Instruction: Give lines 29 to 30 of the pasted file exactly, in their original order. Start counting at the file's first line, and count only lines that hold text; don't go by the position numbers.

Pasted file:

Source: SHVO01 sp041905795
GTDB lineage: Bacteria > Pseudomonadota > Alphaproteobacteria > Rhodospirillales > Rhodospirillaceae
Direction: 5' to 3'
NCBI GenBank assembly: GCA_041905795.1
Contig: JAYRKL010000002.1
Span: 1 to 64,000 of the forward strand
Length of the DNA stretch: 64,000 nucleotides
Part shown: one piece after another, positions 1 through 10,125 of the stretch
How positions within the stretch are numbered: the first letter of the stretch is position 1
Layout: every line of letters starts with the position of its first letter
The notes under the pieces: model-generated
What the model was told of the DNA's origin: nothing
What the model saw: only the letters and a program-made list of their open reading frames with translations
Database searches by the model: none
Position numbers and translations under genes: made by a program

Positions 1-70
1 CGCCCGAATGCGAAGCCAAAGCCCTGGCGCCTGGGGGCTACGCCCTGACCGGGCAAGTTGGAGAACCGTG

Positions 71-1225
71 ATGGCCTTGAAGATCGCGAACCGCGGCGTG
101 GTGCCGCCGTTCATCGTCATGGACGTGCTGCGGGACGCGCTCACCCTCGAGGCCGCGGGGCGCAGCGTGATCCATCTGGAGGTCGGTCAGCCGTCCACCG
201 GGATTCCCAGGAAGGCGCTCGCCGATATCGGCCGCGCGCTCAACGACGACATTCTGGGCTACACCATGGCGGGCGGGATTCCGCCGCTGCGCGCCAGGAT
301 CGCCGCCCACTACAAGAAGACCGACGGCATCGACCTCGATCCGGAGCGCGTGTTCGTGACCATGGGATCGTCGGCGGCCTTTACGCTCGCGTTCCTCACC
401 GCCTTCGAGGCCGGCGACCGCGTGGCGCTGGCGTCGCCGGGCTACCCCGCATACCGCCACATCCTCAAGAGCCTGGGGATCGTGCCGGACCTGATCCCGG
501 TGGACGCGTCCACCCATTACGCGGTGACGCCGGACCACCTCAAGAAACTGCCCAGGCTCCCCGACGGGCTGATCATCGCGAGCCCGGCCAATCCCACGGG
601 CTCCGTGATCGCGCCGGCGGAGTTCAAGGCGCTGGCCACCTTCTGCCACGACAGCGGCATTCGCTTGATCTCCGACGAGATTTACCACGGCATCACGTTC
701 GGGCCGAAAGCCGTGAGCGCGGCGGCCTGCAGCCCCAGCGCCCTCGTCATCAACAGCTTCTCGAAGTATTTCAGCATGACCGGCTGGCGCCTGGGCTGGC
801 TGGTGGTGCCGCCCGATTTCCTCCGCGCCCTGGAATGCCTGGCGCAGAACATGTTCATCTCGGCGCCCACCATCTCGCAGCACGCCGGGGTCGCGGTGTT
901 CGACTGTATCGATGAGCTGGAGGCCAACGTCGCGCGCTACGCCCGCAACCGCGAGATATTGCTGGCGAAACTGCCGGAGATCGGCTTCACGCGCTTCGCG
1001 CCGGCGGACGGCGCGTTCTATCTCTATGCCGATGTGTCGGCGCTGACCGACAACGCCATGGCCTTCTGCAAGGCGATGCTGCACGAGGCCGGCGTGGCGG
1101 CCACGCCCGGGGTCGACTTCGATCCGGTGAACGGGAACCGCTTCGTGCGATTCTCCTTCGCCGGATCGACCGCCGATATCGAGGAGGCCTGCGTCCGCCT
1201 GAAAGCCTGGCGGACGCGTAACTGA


1001 CCGGCGGACGGCGCGTTCTATCTCTATGCCGATGTGTCGGCGCTGACCGACAACGCCATGGCCTTCTGCAAGGCGATGCTGCACGAGGCCGGCGTGGCGG
1101 CCACGCCCGGGGTCGACTTCGATCCGGTGAACGGGAACCGCTTCGTGCGATTCTCCTTCGCCGGATCGACCGCCGATATCGAGGAGGCCTGCGTCCGCCT